We take a right on the ridge and walk down a saddle on a hard dirt road. Below we can hear engines accelerate, squealing tires, sirens and an occasional indistinct voice.
When we ascend the hill it turns out to be a big knoll commanding a view of what must be the ocean, dark and flat to the south, the blackness of the Camp Pendleton Marine base to the west, mesas and ravines in broken patterns to the east, and mountains on guard to the north–360 degrees of horizon. The antennae turn out to be two spindly, old Yucca plants stretching out of a patch of prickly pear. We stand in silence taking it in, Terry a bit higher on the slope than I.
Something flutters in front of me. A bat, I think, or a night hawk. It is gone and then there it is again–a moving shadow crossing the moonlit landscape. There are two of whatever it is.
I point. Terry follows the line of my finger and also sees the movement coming straight at us. Over our heads in swift, smooth flight are two great horned owls. They swoop past us in a moonlit flash of golden eyes and glowing feathers. They settle on the yucca above us, one over the other, the big one on top, in the same positions that Terry and I stand on the hill. Maybe 30 feet and no more separate us.
Terry and I turn carefully in unison to watch. I am afraid that any movement will break the spell.
Silhouetted against the eastern sky, the owls begin to call to each other in deep, thrilling tones–who-o-o, who, who, who-o-o, back and forth at intervals, a conversation.
“O God,” I pray in my soul, “this is amazing grace. Thank you for calling us here. Thank you for this brother of mine.” My mouth is parted in wonder. All my thought, feeling and physical being converge in focus. The moon shines down. The moment is perfect.
Unhurriedly, the owls unfold their tremendous wings and take flight, one after the other, rising in slow, swirling flames of gold, bronze and copper ignited by the moon. They spiral up above us, coming together, then moving apart, then together again, exchanging calls in a dance of joy for the moon, the stars, and the night air on which they float and glide in freedom between the earth and heaven–a reverent and wild expression of praise for the God that made us all.
Then as one, these night visitors return to their hunt over the fields, gliding away from our view.
Our world remains hushed for a long moment of benediction. I whisper to Terry, “That is one of the most wonderful things I’ve ever seen.”
“Pure gift,” he says.
He walks down to me, puts his arm around me and kisses my forehead. He squeezes me hard. I squeeze back. We hold each other for awhile, brothers by blood and in spirit, called to this time and place to witness the delight of God.
We start back, walking side by side with ease, down hill, around corners, back to the retreat center. Only one thing more is said. I whisper to Terry, “A Psalm says, “the moon is a faithful witness.” He murmurs, “M-m-m,” in response.
The same Psalm is the first place in Scripture that God is called “Father.” In it God speaks his love to and through David:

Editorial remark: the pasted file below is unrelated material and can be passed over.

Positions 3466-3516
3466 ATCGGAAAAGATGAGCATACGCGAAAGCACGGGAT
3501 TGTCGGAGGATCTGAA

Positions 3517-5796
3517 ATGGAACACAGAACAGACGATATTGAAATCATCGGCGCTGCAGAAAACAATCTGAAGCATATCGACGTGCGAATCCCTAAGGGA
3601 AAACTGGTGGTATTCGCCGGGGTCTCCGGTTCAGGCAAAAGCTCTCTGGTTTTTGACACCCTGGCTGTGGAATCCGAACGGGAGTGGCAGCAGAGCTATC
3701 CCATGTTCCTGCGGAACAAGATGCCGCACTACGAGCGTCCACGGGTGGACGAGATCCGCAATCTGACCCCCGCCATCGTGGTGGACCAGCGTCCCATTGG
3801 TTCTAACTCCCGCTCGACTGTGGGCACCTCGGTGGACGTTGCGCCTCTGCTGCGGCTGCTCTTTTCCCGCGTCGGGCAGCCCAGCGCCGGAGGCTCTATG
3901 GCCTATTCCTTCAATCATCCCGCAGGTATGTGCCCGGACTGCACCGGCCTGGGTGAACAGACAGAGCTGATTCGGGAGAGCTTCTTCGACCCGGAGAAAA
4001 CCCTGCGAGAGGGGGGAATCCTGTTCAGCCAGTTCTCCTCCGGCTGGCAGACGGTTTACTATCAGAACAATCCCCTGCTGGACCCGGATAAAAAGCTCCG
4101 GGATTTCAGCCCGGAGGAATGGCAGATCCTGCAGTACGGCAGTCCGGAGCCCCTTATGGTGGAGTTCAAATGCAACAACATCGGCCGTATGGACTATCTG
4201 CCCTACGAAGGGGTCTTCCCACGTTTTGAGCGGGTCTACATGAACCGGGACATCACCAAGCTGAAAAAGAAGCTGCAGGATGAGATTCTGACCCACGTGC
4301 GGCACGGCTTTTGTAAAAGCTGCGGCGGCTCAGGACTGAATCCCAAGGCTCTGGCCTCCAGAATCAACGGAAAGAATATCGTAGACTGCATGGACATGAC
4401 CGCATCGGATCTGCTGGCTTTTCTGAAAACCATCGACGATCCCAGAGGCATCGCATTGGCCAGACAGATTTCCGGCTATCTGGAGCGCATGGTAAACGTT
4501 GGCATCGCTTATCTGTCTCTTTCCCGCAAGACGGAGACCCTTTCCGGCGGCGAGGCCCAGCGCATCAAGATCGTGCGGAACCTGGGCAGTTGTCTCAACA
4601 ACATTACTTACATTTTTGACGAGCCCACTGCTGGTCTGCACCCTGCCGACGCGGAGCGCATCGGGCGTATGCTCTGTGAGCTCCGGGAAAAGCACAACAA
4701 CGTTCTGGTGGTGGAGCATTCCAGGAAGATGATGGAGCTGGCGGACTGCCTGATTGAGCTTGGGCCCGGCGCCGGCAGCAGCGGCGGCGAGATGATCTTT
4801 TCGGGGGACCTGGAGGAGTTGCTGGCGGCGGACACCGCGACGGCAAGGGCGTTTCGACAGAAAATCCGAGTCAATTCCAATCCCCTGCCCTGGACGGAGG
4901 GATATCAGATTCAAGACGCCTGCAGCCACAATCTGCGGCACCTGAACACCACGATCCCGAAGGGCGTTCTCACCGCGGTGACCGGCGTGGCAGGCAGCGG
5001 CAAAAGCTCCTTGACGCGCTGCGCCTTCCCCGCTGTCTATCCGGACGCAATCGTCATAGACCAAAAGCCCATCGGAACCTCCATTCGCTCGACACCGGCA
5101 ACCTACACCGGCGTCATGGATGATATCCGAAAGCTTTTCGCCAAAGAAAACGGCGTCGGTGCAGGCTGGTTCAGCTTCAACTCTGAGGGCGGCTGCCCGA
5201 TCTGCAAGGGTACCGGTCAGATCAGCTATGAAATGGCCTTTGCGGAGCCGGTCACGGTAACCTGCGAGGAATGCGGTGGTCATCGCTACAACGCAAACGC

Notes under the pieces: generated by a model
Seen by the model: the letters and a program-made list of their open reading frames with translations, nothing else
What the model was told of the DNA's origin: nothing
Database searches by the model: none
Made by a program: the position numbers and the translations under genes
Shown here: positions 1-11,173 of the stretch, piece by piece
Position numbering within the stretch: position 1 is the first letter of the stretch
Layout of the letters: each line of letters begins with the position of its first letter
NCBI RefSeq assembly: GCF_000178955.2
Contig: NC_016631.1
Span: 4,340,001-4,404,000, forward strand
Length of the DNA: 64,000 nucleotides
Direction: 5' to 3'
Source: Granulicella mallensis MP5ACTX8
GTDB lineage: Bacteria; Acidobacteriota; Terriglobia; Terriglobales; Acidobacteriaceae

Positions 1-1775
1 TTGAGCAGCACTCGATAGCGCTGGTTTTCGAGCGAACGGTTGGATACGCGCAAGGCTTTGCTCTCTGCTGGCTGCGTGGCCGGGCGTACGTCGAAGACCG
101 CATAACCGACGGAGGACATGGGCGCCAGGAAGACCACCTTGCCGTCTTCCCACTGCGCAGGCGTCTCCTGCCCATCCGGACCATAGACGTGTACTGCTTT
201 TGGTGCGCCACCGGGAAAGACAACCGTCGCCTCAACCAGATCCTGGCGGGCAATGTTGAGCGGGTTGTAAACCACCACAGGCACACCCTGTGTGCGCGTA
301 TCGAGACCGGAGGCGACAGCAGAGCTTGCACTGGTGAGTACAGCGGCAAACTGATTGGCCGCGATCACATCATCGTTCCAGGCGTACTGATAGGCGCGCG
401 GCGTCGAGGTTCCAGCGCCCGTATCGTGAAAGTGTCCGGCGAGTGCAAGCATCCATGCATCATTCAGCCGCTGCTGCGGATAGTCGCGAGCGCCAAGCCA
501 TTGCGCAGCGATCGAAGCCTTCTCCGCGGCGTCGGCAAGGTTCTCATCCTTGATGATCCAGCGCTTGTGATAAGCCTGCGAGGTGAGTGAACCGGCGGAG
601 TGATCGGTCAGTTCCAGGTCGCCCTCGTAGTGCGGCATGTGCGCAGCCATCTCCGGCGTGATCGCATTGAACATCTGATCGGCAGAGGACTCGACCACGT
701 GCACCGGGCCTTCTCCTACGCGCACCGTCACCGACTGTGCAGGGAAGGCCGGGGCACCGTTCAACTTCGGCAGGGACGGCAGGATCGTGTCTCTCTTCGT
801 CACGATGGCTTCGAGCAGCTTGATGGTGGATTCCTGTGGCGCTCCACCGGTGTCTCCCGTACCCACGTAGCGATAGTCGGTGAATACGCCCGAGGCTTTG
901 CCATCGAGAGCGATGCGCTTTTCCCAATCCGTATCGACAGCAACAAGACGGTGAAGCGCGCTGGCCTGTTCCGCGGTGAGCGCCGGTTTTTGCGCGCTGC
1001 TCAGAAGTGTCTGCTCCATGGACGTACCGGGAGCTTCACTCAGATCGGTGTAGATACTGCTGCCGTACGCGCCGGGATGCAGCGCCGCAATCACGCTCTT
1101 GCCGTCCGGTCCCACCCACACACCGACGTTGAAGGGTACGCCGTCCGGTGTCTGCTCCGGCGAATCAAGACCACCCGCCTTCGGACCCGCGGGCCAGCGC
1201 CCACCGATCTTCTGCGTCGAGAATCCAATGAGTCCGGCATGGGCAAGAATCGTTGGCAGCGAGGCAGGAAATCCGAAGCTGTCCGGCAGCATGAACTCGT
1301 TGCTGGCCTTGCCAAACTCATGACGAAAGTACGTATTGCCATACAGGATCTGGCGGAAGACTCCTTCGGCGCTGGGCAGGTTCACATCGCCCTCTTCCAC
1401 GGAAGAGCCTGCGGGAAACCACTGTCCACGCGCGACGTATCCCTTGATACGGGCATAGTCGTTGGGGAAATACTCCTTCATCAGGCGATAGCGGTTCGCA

He shall cry to me, “You are my Father, my God and the Rock of my Salvation!… Forever I will keep my steadfast love for him, and my covenant with him will stand firm… It shall be established forever like the moon, an enduring witness in the skies. (Ps. 89:26, 28, 37).
Two brothers stand side by side on a moonlit hilltop in silent communion, as naked in soul before God as each of them was in body on the day their mother bore them into the world. The golden pen is forgotten. For the deepest secrets of God there are no words.
O taste and see that the Lord is good. Happy are those who take refuge in him” (Ps. 34:8).
Under the mercy of Christ,
Please note that the content and viewpoints of Mr. Hansen are his own and are not necessarily those of the C.S. Lewis Foundation. We have not edited his writing in any substantial way and have permission from him to post his content.
Kent Hansen is a Christian attorney, author and speaker. He practices corporate law and is the managing attorney of the firm of Clayson, Mann, Yaeger & Hansen in Corona, California. Kent also serves as the general counsel of Loma Linda University and Medical Center in Loma Linda, California.
Finding God’s grace revealed in the ordinary experiences of life, spiritual renewal in Christ and prayer are Kent’s passions. He has written two books, Grace at 30,000 Feet and Other Unexpected Places published by Review & Herald in 2002 and Cleansing Fire, Healing Streams: Experiencing God’s Love Through Prayer, published by Pacific Press in spring 2007. Many of his stories and essays about God’s encompassing love have been published in magazines and journals. Kent is often found on the hiking trails of the southern California mountains, following major league baseball, playing the piano or writing his weekly email devotional, “A Word of Grace for Your Monday” that is read by men and women from Alaska to Zimbabwe.